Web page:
There’s Yale Romanization for Korean which is even more accurate (morphophonemically) than 한글, but it looks hideous. You’ll agree once you have a look:
- 글자 → kul.qca → [kulcca]
- 같이 → kath.i → [kachi]
- 별로 → pyel.'lo → [pyello]
- 책들은 물건들입니다 → chayk.un mwul.ken.ip.ni.ta
For an English speaker, it’s about as unintuitive as it can get.
Part of learning a language is "training your ear" to the language, getting used to the sounds. After reading the posts, the power of suggestion planted "nin" in my head as well, but try to develop the habit of reading the Korean script, and associating that script with the sound you heard when the 으 was presented. A good exercise for reenforcing the vowel sounds is to go through the Korean alphabet with each vowel preceeded by the consonants in 가 나 다 (alphabetical order). 가가가, 나나나,다다다,라라라,마마마,바바바,사사사,자자자,차차차,카카카,타타타,파파파,하하하 거,거거, etc. After doing 그그그, 느느느,드드드 르르르,므므므,브브브,스스스, 즈즈즈,츠츠츠,크크크트트트프프프흐흐흐, a few times, the right sound will jump into your head when you see 으. It might be helpful to listen to one of several excellent youtube videos to make sure you get the pronunciation right.
No, "eu" is NOT a back vowel, it's actually a mid vowel. It's NOT simply an (unrounded) oo [u] sound (although it is unrounded, but not oo). If it sounds like an ee [i] sound sometimes that's because it IS like an ee sound as much as an oo sound. It's literally the sound (your tongue makes when it's) between ee and oo. That's why "neun" makes "nin". People mistakenly believe it's just a kind of oo (u) sound because of romanization. Don't trust romanization, do trust actual pronunciation. What you hear is how you should say it.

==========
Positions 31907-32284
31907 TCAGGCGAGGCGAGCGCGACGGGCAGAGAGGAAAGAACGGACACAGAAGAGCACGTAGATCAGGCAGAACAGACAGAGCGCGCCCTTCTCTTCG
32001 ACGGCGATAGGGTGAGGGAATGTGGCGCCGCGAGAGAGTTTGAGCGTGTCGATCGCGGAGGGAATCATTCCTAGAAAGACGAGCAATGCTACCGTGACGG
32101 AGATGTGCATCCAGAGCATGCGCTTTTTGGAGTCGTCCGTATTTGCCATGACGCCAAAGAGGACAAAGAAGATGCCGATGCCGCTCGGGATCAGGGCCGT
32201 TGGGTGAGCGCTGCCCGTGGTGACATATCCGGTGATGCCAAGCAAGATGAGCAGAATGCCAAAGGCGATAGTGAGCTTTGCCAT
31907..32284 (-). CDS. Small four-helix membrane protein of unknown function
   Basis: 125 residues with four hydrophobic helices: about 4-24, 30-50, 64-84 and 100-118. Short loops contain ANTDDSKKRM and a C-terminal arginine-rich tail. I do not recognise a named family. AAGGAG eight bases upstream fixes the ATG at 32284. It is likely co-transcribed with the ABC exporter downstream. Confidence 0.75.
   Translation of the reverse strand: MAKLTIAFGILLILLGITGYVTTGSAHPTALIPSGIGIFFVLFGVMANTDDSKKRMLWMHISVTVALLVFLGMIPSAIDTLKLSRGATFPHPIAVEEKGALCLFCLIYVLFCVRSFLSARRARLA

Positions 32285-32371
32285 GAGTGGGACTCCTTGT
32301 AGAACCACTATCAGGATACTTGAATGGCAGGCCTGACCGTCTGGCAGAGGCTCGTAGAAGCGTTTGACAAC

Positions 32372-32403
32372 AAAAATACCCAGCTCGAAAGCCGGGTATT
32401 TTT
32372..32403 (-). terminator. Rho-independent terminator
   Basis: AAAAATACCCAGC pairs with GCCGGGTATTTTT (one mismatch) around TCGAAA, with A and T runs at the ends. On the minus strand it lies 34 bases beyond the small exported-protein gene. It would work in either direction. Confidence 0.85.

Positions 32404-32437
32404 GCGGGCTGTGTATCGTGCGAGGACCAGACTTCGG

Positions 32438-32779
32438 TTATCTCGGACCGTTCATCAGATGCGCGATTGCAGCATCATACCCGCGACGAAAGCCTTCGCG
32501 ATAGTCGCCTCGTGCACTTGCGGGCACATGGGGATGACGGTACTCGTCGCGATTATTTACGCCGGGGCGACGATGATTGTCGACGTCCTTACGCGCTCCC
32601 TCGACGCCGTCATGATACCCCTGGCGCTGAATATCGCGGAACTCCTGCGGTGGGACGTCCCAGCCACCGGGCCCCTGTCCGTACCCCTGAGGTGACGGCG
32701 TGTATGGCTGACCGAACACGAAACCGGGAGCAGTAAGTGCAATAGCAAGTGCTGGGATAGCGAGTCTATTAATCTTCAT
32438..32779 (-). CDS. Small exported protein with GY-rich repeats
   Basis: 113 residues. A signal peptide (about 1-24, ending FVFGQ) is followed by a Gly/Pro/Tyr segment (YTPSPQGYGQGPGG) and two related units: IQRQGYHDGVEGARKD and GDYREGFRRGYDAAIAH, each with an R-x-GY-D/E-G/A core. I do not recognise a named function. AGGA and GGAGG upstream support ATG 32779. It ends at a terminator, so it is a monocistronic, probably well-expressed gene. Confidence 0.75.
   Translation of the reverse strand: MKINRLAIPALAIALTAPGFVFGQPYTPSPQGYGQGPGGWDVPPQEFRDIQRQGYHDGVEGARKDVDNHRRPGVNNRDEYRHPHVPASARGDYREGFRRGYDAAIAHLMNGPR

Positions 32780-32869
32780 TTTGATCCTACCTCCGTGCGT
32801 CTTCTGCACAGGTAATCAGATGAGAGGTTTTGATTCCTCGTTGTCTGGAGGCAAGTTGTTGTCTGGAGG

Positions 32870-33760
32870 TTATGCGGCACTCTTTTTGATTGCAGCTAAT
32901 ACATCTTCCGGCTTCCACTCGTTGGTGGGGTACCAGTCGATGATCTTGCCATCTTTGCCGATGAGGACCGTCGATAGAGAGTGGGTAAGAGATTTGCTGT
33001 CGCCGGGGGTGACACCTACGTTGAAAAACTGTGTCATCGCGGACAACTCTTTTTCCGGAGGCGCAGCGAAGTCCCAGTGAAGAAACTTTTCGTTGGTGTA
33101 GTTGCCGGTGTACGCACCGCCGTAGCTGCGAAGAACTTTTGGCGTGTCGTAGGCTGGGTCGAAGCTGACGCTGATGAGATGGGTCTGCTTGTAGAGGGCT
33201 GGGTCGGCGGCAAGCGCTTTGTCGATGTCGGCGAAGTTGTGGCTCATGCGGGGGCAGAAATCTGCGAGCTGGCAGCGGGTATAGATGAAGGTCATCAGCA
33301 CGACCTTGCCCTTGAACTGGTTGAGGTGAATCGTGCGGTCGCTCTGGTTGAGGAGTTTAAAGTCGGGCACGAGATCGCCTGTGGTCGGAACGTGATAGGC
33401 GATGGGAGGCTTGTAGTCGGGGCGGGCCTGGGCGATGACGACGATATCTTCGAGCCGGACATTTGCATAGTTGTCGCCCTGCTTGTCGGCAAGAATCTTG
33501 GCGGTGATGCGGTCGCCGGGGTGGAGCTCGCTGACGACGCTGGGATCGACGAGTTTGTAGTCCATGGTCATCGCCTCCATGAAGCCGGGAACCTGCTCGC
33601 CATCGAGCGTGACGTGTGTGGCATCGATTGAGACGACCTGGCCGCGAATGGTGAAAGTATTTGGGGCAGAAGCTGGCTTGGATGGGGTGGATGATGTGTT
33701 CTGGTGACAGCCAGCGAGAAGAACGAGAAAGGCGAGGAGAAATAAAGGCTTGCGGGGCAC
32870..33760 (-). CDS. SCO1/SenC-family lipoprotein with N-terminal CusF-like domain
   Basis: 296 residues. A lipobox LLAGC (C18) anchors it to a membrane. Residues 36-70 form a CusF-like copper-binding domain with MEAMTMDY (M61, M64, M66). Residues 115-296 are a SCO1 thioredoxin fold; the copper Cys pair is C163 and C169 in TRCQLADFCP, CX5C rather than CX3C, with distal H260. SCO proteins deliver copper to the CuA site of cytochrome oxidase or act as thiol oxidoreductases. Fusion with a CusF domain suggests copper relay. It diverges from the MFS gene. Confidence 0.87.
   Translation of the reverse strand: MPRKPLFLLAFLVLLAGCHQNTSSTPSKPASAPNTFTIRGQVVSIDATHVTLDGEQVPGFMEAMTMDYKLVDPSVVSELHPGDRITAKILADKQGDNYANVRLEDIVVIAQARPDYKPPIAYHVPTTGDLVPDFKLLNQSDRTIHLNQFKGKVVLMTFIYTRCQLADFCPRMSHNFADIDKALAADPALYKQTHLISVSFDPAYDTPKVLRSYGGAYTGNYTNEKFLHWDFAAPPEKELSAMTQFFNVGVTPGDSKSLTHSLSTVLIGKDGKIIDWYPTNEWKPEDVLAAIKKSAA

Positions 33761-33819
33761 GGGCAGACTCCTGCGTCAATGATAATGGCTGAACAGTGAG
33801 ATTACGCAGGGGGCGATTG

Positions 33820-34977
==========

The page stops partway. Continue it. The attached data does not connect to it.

It's the unrounded version of the oo sound (as in oo in goo). Sometimes approximated by English speakers as the oo in good. Here a Wikipedia page on the sound, and there's an audio recording on the right so you can hear it. https://en.wikipedia.org/wiki/Close_back_unrounded_vowel
The pronounciation of neun(는) is 'noon' not 'nin'. Eu= makes an oo sound. It is the particle to show subject
You will rarely hear people saying 또는 when they are speaking verbally. It's like saying "I want chicken otherwise pizza"
People use (이)나 more often Example: 뭐 먹을래? (What do you want to eat?) 치킨이나 피자 (Chicken or pizza)
or 아니면 can be used: 치킨아니면 피자 (literally "If not chicken, pizza")
Hope this helps
It's good to learn tge sounf each character makes do it's easier to say and/or understand. I used another app called Eggbun (i think) that helped out a bit. And a website that helped me out too. (Sorry, i forgot the website name) But i recommend learning all the sounds first before learning anything else.
If it is an unfamiliar word it may have a dotted line under it which you can click on to see what it says otherwise if it doesn't you may want to go through previous lessons to revise them words